The Autograph Man is a deeply funny existential tour around the hollow trappings of modernity: celebrity, cinema, and the ugly triumph of symbol over experience. It offers further proof that Zadie Smith is one of the most staggeringly talented writers of her generation. Look for her new book Swing Time, coming November 2016.
About the Author
Date of Birth:October 27, 1975
Place of Birth:Willesden, London, England
Education:B.A. in English, King's College at Cambridge University, 1998
Read an Excerpt
You’re either for me or against me, thought Alex-Li Tandem, referring to the daylight and, more generally, to the day. He stretched flat and made two fists. He was fully determined to lie right here until he was given something to work with, something noble, something fine. He saw no purpose in leaving his bed for a day that was against him from the get-go. He had tried it before; no good could come from it.
A moment later he was surprised to feel a flush of warm light dappled over him, filtered through a blind. Nonviolent light. This was encouraging. Compare and contrast with yesterday morning’s light, pettily fascist, cruel as the strip lighting in a hospital hallway. Or the morning before yesterday morning, when he had kept his eyes closed for the duration, afraid of whatever was causing that ominous red throb beneath the eyelids. Or the morning before that, the Morning of Doom, which no one could have supposed would continue for seventy-two hours.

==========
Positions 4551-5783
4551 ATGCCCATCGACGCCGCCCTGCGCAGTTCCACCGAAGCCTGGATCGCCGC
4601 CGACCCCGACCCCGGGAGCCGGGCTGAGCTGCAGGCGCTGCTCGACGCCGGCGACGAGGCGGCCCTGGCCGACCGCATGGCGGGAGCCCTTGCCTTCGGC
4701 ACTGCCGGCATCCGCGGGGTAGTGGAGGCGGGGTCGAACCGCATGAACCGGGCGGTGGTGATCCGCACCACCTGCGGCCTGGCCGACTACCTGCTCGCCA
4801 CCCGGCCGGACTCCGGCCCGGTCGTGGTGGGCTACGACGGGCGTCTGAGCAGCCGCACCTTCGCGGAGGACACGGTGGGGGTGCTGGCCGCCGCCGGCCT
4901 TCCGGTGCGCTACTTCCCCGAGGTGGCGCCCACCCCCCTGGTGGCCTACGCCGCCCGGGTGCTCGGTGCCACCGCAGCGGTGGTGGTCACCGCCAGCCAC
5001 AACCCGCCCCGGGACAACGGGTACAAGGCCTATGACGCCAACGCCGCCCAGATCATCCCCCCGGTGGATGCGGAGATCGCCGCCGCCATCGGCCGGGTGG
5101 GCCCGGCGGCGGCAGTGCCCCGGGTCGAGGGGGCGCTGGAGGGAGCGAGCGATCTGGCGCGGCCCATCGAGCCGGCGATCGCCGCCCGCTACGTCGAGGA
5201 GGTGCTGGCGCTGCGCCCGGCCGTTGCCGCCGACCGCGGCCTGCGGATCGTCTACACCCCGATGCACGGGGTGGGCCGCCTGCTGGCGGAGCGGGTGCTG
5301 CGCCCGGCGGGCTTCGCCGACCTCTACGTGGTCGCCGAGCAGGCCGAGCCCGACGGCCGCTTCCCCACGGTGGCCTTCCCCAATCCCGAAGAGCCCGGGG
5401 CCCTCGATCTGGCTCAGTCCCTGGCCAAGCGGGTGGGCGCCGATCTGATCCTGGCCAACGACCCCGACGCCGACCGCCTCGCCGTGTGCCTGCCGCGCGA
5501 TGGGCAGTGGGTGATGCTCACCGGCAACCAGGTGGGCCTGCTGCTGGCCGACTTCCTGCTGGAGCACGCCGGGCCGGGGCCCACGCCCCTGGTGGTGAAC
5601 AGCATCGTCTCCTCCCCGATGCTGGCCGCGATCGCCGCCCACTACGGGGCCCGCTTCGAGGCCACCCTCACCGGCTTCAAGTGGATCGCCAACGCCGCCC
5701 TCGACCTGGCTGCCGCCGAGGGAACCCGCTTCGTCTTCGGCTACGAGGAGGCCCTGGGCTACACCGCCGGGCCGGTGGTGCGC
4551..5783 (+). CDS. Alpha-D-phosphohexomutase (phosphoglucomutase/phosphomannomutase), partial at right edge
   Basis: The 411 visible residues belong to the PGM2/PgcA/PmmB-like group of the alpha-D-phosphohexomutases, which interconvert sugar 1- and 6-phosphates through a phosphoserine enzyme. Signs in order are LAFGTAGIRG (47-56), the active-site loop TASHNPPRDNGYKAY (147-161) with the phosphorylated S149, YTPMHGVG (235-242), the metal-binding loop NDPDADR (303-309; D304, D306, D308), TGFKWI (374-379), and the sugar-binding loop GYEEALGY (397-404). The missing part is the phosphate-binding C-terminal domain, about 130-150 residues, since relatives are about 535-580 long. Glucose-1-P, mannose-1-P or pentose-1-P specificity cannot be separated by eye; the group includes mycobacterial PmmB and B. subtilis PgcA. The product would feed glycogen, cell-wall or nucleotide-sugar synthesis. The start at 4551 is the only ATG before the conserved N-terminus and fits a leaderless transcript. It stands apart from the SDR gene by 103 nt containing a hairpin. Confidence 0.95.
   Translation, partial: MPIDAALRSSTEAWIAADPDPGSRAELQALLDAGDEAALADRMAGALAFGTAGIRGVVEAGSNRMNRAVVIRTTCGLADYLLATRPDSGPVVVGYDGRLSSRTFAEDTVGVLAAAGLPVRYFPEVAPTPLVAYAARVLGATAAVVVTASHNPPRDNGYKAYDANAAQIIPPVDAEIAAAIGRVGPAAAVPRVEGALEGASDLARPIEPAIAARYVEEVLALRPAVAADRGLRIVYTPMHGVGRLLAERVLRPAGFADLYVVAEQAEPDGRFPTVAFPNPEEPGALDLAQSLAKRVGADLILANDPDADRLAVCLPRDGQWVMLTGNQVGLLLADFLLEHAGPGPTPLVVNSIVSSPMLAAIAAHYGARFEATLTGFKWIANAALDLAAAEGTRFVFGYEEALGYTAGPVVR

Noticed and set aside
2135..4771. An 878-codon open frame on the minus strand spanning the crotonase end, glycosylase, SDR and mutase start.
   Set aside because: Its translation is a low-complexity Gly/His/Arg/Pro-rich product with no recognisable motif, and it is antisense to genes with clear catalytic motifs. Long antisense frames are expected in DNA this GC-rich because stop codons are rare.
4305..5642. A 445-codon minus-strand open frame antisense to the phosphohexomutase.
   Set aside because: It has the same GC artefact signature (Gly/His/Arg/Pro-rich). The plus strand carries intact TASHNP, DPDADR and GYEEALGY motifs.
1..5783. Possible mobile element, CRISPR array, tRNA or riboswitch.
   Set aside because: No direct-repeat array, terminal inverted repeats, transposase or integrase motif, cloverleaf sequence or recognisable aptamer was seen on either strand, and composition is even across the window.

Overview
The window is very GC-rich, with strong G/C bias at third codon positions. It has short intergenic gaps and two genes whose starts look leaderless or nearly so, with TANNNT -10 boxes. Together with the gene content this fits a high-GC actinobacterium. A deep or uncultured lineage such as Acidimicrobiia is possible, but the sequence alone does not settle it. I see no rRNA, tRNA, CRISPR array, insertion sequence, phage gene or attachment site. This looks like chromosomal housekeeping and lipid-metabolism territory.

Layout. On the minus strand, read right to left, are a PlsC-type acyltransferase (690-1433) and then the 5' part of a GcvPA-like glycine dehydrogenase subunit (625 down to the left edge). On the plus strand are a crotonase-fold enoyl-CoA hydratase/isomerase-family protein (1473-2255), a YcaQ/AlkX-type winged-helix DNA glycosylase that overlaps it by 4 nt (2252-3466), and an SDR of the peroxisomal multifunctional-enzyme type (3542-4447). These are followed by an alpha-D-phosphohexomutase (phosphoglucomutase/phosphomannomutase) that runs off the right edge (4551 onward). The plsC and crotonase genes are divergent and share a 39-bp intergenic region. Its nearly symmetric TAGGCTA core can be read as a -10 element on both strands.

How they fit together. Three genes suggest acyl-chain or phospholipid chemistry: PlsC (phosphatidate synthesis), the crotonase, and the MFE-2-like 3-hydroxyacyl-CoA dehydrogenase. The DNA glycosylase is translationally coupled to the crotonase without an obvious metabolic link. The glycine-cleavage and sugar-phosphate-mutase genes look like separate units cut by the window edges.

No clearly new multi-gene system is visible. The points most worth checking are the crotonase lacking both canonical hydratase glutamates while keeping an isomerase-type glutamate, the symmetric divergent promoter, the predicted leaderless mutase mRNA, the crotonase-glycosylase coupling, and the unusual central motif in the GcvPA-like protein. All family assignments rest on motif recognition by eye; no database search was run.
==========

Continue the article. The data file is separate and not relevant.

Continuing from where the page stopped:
NOW OPTIMISTIC, ALEX grabbed the bauble that must be twisted to open blinds. His fingers were too sweaty. He shuttled up the bed, dried his left hand on the wall, gripped and pulled. The rain had come in the night. It looked as if the Flood had passed through Mountjoy, scrubbed it clean. The whole place seemed to have undergone an act of accidental restoration. He could see brickwork, newly red-faced and streaky as after a good weep, balconies with their clean crop of wet white socks, shirts and sheets. Shiny black aerials. Oh, it was fine. Collected water had transformed every gutter, every depression in the pavement, into prism puddles. There were rainbows everywhere.
Alex took a minute to admire the gentle sun that kept its mildness even as it escaped a gray ceiling of cloud. On the horizon a spindly church steeple had been etched by a child over a skyline perfectly blue and flatly colored in. To the left of that sat the swollen cupola of a mosque, described with more skill. So people were off to see God, then, this morning. All of that was still happening. Alex smiled, weakly. He wished them well.
IN HIS BATHROOM, Alex was almost defeated by the discovery of a sequence of small tragedies. There was an awful smell. Receptacles had been missed. Stuff was not where stuff should be. Stepping over stuff, ignoring stuff, stoic Alex turned to the vanity mirror. He yanked it towards him by its metal neck until its squares became diamonds, parallelograms, one steel line. He had aged, terribly. The catch in his face, the one that held things up, this had been released. But how long was it since he had been a boy? A few days? A year? A decade? And now this?